Every March, when the weather in Texas is mild (except for those thunderstorms) and the Mexican free-tailed bats return to Austin, South by Southwest (SXSW) dominates Texas’ capital city for 10 days.

But with an announcement on Friday, the annual tech, film and music gathering that was slated to run from March 13 to the 22 was canceled for the first time in its 32-year history, with the COVID-19 virus, more commonly known as the coronavirus, killing what even 9/11 was unable to do in early 2002.

The big event is said to have pumped $355.9 million into the local economy last year and the cancellation may trigger bankruptcies among dozens of vendors who support the conference—especially as most have already fronted costs.

Twitter, based in San Francisco, was the first corporate casualty. There are 63 known cases of coronavirus in the Bay Area. Soon after Facebook and Intel (both headquartered an hour down the road in the Silicon Valley), TikTok (Los Angeles—there are 19 infections in the greater L.A. area) and Mashable and Vevo (New York City—with 143 cases in the region) pulled the plug.

There are still no known cases of coronavirus in Austin, Texas.

Even so, some 43,000 Austinites signed an online petition urging the city’s mayor to cancel SXSW. Likely most of them have bitterly complained over the years about the traffic the tech festival brings to the city—and likely half of them already made plans to be elsewhere over Spring Break. Very few were honestly worried about the outbreak, which will make its way to Austin one way or another regardless of SXSW’s cancellation.

Mark Escott, the interim medical director and health authority for Austin Public Health sought to sooth concerns in a Wednesday news conference by assuring the public that, “…we’re actively evaluating mass gatherings on a daily basis,” adding that, “Right now there’s no evidence that closing South by Southwest or other activities is going to make this community safer.”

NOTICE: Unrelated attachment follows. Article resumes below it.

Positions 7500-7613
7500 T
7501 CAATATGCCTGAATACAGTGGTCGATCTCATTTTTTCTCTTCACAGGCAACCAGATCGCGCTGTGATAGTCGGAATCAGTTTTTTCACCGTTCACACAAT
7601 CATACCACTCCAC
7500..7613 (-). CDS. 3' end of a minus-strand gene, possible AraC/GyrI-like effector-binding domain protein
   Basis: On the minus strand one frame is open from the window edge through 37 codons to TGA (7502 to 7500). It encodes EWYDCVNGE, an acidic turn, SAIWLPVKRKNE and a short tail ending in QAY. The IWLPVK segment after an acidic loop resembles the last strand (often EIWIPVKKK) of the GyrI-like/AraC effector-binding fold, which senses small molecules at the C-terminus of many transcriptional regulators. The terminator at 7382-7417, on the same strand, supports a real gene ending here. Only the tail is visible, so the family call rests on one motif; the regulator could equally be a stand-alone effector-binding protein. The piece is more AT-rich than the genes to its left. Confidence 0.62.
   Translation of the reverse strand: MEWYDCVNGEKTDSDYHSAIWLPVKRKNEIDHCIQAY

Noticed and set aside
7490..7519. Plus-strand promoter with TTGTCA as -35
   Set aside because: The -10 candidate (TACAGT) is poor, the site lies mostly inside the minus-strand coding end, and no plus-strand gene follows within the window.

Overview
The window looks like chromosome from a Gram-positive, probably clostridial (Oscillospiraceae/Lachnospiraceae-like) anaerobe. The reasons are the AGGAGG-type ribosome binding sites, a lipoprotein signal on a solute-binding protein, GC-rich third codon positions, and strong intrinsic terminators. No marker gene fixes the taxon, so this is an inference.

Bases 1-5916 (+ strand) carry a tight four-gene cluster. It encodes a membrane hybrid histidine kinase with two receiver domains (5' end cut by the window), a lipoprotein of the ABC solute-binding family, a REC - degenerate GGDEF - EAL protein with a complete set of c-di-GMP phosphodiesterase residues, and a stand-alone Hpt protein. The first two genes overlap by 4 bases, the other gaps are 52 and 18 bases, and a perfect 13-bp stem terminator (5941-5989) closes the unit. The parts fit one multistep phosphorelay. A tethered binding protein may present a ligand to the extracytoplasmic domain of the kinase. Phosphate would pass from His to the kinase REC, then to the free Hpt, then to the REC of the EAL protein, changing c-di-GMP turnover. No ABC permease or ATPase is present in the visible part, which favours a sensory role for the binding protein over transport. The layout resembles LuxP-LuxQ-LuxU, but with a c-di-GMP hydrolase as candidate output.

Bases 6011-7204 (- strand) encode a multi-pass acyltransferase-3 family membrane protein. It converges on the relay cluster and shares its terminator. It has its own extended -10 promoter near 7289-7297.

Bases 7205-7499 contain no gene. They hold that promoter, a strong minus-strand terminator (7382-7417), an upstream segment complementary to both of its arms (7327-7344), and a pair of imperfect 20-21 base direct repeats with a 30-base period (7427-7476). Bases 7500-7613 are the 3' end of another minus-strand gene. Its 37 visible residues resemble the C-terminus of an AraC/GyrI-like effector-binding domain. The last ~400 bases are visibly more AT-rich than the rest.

He was right.

Even featured SXWS sessions like “A Blueprint for Cannabis Legalization Nationwide” and “Magical Mushrooms: How Mushrooms Could Help Save Us All” promising fun and Austin’s trademark weirdness couldn’t keep scheduled speakers from heading for the exits in the two days leading up to Friday’s cancellation.

How big a toll on the greater Austin are economy will SXSW’s cancelation end up being?

According to the U.S. Bureau of Economic Analysis, the Austin-Round Rock-Georgetown, Metropolitan Statistical Area had an estimated GDP of $146,784,519,000 in 2018. Thus, the loss of the conference would set the local economy back about 0.2% for the year.

But the econometric models-for-hire that estimate the local benefits of things like professional sports stadiums, urban rail, and crowded conferences are hard to prove out in real life.

In 2018, South by Southwest hired Greyhill Advisors to quantify how wonderful it was. Greyhill obliged and generated a number: $350.6 Million. The total was based on “direct participation” by an estimated 425,000 people. This sounds impressive—until you also find that SXSW resulted in 12,900 individual hotel reservations totaling more than 53,000 room nights for SXSW registrants with an average stay of five nights. Even at double occupancy, those 12,900 hotel reservations would only add up to 25,800 people, so, where did the other 399,200 people come from?

Austin is home to 1 million people with another 1.2 million people living in the surrounding area. So, most of the almost 400,000 people who didn’t book a hotel room for SXSW were likely locals coming in for the festivities.

And, here’s where things get less impressive. Serious economists have known for years that highly hyped urban amenities such as sports stadiums don’t really add to the local economy, because, “Most spending inside a stadium is a substitute for other local recreational spending, such as movies and restaurants.” SXSW is, at its core, entertainment. Were it not in Austin for 10 days, locals would still spend the same amount of disposable income on entertainment—it just wouldn’t be downtown at SXSW. The only truly quantifiable potentially lost spending would be the $16 million in hotel revenue.

So, SXSW or not, the Austin economy will do just fine—and likely have a little less traffic over Spring Break. As a bonus, Austin may suffer its first confirmed case of coronavirus a few days later than it otherwise would have had it hosted 26,000 people from around the world.